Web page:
The key to effective diabetes management lies in choosing the right combination of medicines, taking into account the course of the disease in each patient.
Most patients with type 2 diabetes are able to successfully control blood glucose levels using anti-diabetic drugs and lifestyle modifications. However, other patients need to combine these medications with injectable forms to maintain normal sugar.
For many years, the only injectable drug for diabetes was insulin. Now there are other approved drugs that can be injected. Thus, by combining different means, endocrinologists for each type 2 diabetes may choose an individual treatment regimen.
Type 2 diabetes is a chronic disease that will accompany the patient all his life, so the doctor's job is to choose the most simple treatment for a person.
One of the most important factors is the patient's attitude to injections: not every person can easily transfer his injections. The second principle of combination therapy of type 2 diabetes is the choice of drugs that enhance the effect of each other. A proper combination of drugs can be very effective.
One of the most commonly used drugs for intravenous diabetes mellitus is metformin, which is sold under various trade names. This medicine works by reducing the amount of glucose produced by the liver. Metformin can be combined with insulin or glucagon-like peptide-1 (GPP-1) agonists that stimulate insulin production.
In addition, endocrinologists use a combination of insulin with PPP-1 agonists and preparations of thiazolidinediones, which increases the sensitivity of tissues to insulin. Physicians recommend using one of two new GPP-1 agonists for those patients who are normally pricked.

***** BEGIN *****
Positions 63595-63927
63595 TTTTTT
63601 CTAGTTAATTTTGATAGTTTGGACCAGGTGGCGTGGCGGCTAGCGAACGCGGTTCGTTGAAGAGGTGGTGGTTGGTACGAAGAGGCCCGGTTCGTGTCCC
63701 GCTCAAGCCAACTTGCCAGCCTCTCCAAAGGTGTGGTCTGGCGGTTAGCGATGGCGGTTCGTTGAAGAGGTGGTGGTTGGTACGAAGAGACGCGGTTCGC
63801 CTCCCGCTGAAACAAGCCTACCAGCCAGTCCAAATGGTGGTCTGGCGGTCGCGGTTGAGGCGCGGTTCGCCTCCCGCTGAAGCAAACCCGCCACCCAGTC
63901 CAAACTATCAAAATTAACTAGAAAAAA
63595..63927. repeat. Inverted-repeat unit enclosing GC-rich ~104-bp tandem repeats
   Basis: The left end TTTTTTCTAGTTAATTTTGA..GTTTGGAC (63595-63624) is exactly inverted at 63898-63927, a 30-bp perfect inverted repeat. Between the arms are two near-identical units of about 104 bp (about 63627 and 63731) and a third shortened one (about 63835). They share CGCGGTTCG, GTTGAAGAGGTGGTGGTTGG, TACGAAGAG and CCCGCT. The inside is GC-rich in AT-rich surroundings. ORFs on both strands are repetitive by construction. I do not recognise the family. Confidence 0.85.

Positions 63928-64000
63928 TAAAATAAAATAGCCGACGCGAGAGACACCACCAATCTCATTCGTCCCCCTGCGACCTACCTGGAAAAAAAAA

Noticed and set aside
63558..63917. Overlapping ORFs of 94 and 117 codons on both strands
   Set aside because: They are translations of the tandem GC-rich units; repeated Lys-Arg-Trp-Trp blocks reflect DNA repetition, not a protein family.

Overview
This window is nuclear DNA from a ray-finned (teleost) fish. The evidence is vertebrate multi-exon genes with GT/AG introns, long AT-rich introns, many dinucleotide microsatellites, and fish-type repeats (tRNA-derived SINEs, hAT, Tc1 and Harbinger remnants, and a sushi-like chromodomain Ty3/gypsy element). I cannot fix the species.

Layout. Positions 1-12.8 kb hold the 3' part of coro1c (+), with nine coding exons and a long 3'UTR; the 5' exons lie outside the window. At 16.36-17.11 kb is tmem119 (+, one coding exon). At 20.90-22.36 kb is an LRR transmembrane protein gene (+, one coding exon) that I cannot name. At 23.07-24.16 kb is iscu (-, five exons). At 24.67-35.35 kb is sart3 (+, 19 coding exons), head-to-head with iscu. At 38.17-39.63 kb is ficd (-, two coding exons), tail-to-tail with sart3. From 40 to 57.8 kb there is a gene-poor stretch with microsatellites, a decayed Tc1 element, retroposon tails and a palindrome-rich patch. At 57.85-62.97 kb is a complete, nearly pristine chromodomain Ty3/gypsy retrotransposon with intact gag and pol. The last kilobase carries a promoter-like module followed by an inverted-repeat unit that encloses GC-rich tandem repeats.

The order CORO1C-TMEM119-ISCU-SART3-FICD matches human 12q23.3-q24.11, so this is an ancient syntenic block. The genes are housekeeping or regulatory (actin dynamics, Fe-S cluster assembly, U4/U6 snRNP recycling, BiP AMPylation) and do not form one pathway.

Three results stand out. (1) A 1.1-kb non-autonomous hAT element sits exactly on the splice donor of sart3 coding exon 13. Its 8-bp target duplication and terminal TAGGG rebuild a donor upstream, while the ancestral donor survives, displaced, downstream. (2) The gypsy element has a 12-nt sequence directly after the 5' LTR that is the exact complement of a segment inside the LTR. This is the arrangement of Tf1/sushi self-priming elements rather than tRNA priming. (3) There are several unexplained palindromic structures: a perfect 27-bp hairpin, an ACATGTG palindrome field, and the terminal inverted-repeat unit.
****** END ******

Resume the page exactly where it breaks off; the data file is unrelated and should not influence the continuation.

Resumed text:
Alternatives to dipeptidyl peptidase-4 (PPP-4) inhibitors are for patients who do not want to use injectable drugs. They can be taken as tablets. Both classes of drugs (AGP-1 agonists and PPP-4 inhibitors) work in the same way and are considered to be equivalent. They improve blood sugar control by increasing insulin release, leading to a decrease in glucose concentration in the blood.
In the appointment of combined treatment, the most important point is minimizing the risk of side effects. Some antidiabetic medicines may cause very high levels of glucose, i.e. hypoglycaemia.
Medicines from the sulfonylureas group, which have long been used in type 2 diabetes, have a moderate ability to cause hypoglycemia. Therefore, many doctors prefer to appoint metformin instead of them, the hypoglycemic effect of which is expressed much less.
When choosing a combination therapy it is also important to remember the weight of the patient's body. Many types of type 2 diabetes have overweight or obesity, which worsens glycemic control. Some medications for ingestion cause an increase in body weight. Insulin also promotes weight gain.
Therefore, the first-line drug is metformin, which in patients with overweight is often combined with PPP-1 agonists. Medicines of this group suppress appetite and increase the sensation of saturation. This helps to slightly reduce the body weight of 30% of patients.
Almost all drugs have these or other side effects. In a small number of patients metformin can cause nausea, abdominal pain and diarrhea. AGP-1 agonists also have some negative effects on the gastrointestinal tract. Therefore, sometimes patients with diabetes refuse to receive them. However, most still try to adhere to the treatment scheme, since the positive effects outweigh the negative.